Your essential guide to company car tax

Who doesn’t want a brand new car? They look great and there are no worries over maintenance, repairs or the dreaded MoT test. However, before you go running off to the nearest car showroom we recommend you take time to read our essential guide to company car tax…

How much are employees (including directors) taxed?

For anyone working for a recruitment business, company cars are deemed a benefit in kind, so income tax is payable which is calculated as a percentage of the car’s list price based on CO2 emissions. For 2021/22, the rates start from 1% for electric vehicles up to 37% for large diesels.

Hybrids (below 50gm of CO2 per kilometre) are assessed on electric-only range. The 2021/22 rates start from 1% (more than 130 miles) to 13% (below 30 miles).

For example, if you have a company car worth £40,000 with an emissions rating of 30%, the benefit in kind will be £12,000. The income tax due is £2,400 for basic rate or £4,800 for higher rate payers.

The annual mileage or the age of the vehicle has no effect on the tax due. The list price can include delivery charges, tax, VAT and factory-fitted accessories, but not vehicle excise duty.

As always, there are some exceptions and, for instance, pool cars used by a group of employees for work and not assigned to one employee do not give rise to taxable benefits. It’s worth noting there are strict rules around the classification of a pool car so tread carefully if you decide to go down this route.

What about fuel costs?

Any free or subsidised fuel provided for private use in a company car is liable for income tax. The tax rate is usually the same as the benefit in kind as it is based on the vehicle, not the amount of fuel. The rate is applied to an annual fixed figure known as the “fuel charge multiplier” which is the same for all cars.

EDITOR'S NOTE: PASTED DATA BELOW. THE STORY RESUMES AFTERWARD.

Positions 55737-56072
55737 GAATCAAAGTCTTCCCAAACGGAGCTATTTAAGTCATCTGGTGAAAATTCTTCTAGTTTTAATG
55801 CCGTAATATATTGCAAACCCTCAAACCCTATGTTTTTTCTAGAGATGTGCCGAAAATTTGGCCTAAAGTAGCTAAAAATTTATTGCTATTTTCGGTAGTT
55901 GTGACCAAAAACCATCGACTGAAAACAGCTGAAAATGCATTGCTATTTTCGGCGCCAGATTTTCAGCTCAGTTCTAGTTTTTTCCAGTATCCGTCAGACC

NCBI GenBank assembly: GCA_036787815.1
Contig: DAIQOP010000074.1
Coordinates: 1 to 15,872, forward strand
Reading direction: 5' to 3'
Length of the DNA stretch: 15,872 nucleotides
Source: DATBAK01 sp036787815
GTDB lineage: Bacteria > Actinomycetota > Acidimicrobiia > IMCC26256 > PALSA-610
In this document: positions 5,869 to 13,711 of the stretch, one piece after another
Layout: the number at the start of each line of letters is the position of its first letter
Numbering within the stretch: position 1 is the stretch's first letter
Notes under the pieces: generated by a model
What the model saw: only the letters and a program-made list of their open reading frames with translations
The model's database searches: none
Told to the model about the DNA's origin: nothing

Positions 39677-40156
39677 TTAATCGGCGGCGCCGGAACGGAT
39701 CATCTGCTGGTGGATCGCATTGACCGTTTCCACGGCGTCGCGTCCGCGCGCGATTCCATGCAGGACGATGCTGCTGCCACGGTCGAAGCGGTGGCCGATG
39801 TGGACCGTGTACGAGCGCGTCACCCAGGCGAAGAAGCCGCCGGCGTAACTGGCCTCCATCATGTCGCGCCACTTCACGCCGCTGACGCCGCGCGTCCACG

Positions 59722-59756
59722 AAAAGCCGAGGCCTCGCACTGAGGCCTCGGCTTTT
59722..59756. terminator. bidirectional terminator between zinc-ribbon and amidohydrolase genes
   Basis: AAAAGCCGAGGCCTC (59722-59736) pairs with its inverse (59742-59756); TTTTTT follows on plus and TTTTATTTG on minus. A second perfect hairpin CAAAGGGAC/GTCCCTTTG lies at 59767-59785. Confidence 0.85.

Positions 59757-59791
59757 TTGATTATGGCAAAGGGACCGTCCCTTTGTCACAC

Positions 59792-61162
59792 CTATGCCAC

The multiplier is £24,600 for 2021/22, so a car with a percentage charge of 10% would attract a taxable benefit of £2,460. This means £492 would be due for basic rate tax payers or £984 for higher rate payers.

What are the benefits of company cars?

Driving a company car means you pay more tax, however you will also remove significant motoring costs from your household budget. Calculate how much you will be saving by not paying for servicing/repairs, insurance, breakdown cover and road tax.

Can I reduce my company car tax bill?

Here are a few ways employees and directors can reduce their tax liability on company vehicles:

  • Electric cars are more tax efficient.
  • If you are a business owner and not looking to purchase an electric car then it may be more tax efficient to purchase the car personally using dividends from the company.
  • Contribute up to £5,000 towards the cost of the car to lower the taxable list price. Not recommended, except for directors/owners in certain circumstances.
  • Pay for private and commuting costs to avoid private fuel benefit.
  • Sharing a vehicle reduces the benefit due by each employee.
Is providing a company car allowance a better alternative?